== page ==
Introducing, Author Augustus "Gus" Cileone

Today I'm interviewing author Augustus "Gus" Cileone.

Marilyn: Gus, please tell me and my readers about your background.

Gus: I was born in Philadelphia and attended public schools there. I received undergraduate and graduate degrees in English from Temple University. I later studied at Saint Joseph’s University and acquired teaching certificates in elementary and secondary education. I am widowed and have one daughter. I worked for the Department of Veterans Affairs, and am now retired. I now live in Montgomery County, just outside of Philadelphia.

Marilyn: When did you first realize that you wanted to be a writer?

Gus: I was the odd student who actually enjoyed writing essays about literature in high school and college. My teachers would single out my writing, and I started to write some bad poetry and short stories during my college years. I continued to write as an adult, and have won literary prizes in fiction competitions and playwriting, having been recently cited for honorable mention in the Stage Play Script category of the 78th Annual Writer’s Digest Writing Competition.

Marilyn: I felt the same way about writing in school--however I've never won any literary prizes. Congratulations on the honorable mention in the Writers Digest Competition for Script Writing. I don't think people realize how many people enter those WD writing competitions. To win an honorable mention is indeed an honor.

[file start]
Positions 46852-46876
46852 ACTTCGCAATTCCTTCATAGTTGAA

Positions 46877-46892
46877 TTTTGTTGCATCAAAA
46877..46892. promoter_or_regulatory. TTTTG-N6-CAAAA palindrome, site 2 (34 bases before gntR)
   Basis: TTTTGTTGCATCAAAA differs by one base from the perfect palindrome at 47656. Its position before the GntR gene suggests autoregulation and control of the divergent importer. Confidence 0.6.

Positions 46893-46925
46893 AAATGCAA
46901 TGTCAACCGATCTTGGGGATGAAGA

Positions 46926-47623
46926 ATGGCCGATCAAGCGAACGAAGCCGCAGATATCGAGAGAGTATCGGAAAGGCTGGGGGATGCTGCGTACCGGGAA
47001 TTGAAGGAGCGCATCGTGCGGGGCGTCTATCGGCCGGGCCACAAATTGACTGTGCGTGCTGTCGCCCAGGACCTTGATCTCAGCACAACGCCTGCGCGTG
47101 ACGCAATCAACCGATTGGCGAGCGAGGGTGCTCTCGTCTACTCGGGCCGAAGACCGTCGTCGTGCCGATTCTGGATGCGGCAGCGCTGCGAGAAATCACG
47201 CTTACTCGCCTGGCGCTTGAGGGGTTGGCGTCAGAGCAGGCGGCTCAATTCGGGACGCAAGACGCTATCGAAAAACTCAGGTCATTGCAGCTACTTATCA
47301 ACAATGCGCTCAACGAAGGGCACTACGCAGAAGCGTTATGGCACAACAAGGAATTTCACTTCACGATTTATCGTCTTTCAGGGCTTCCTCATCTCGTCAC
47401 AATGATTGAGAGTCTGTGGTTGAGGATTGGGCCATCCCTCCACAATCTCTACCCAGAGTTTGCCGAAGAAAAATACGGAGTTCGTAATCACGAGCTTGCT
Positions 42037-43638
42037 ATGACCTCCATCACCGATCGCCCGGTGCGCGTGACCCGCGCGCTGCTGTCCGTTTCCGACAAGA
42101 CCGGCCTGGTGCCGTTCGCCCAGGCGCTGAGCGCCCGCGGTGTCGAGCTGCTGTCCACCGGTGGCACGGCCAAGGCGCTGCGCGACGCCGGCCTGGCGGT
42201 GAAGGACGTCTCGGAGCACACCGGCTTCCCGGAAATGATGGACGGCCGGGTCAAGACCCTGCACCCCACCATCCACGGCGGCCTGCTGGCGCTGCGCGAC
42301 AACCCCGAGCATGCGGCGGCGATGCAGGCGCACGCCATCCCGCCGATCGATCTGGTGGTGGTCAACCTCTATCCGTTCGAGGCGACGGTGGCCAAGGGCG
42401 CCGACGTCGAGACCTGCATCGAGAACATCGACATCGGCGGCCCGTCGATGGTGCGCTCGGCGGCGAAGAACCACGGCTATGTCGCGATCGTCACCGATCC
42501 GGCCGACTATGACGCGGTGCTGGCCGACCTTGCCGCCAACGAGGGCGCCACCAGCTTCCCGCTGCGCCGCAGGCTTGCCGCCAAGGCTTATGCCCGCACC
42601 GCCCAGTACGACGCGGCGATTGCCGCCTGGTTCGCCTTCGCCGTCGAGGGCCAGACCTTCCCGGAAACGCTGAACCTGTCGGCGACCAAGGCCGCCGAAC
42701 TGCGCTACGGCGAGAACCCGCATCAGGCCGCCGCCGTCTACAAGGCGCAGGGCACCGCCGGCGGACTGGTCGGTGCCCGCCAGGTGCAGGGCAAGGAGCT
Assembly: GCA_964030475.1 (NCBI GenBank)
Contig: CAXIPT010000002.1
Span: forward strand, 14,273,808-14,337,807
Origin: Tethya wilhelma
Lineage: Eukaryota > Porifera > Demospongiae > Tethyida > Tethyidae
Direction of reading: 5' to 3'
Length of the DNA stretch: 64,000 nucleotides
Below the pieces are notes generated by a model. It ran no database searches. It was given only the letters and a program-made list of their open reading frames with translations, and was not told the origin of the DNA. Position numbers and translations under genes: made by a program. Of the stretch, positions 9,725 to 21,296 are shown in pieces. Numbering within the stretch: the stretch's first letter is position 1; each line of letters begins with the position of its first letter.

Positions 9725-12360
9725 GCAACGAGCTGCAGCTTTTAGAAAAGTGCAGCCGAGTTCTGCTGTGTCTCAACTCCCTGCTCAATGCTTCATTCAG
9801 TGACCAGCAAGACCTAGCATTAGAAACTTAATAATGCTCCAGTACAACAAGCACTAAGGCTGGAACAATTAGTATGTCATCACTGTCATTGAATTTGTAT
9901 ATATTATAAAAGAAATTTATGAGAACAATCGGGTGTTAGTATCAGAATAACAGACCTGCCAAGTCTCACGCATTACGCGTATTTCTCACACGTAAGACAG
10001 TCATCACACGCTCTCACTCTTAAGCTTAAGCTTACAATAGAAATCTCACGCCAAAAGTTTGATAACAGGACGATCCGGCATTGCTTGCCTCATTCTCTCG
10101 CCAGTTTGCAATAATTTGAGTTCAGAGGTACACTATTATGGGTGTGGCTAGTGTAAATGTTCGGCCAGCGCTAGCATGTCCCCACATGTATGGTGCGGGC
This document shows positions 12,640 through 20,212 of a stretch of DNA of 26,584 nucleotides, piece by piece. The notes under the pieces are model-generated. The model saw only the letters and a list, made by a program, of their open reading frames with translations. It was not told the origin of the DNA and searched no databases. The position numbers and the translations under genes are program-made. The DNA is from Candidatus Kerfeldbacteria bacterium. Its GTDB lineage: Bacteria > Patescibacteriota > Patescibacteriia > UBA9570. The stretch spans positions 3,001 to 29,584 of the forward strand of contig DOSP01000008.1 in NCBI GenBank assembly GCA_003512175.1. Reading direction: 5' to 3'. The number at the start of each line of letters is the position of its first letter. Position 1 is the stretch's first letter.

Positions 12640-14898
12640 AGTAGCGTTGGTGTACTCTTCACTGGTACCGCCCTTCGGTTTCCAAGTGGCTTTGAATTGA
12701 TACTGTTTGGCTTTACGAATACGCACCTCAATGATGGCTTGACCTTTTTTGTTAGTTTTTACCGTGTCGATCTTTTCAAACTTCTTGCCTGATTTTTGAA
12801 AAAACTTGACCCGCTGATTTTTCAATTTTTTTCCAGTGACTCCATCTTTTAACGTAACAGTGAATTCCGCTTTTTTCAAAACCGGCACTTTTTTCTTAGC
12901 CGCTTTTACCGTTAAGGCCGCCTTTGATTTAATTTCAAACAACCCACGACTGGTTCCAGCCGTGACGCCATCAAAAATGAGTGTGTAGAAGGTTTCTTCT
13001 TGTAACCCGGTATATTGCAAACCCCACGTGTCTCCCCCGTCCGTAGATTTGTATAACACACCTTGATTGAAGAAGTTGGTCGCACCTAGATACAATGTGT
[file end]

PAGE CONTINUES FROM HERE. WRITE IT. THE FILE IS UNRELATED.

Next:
Now tell us about your novel.

Gus: A Lesson in Murder is my first novel. Since my wife taught at Quaker schools and my daughter attended them, I thought it would be ironic to connect a series of murders to a pacifist Quaker school. Since my background was in literature, I decided to include literary allusions in the story.

The book begins with the murder of a wealthy alumnus of Eastern Friends School in Philadelphia. Details at the scene prompt Lt. Frank DiSalvo to introduce himself at a faculty meeting. There he meets Maxwell Hunter, an English teacher who likes to lecture about the mysteries of literature. At first, DiSalvo brushes off Hunter’s offer of help, but when the second EFS-connected murder is discovered, he changes his mind. With his sharp eye for detail, and uncanny ability to assemble the pieces of the puzzle, Hunter identifies the literary modus operandi … but can he predict when and where the next murder will take place?

Marilyn: Where can we find your book?

Gus: The book can be purchased online at, Barnes and, and My webpage is at

Marilyn: And what's next on your writing agenda?

Gus: I have completed a second novel about growing up as an Italian American Catholic in South Philadelphia during the late 1960’s and early 1970’s. I am currently working on another murder mystery.

Marilyn: Both sound interesting. Come back at a later date and tell us about them. Thank you for visiting today, Gus.


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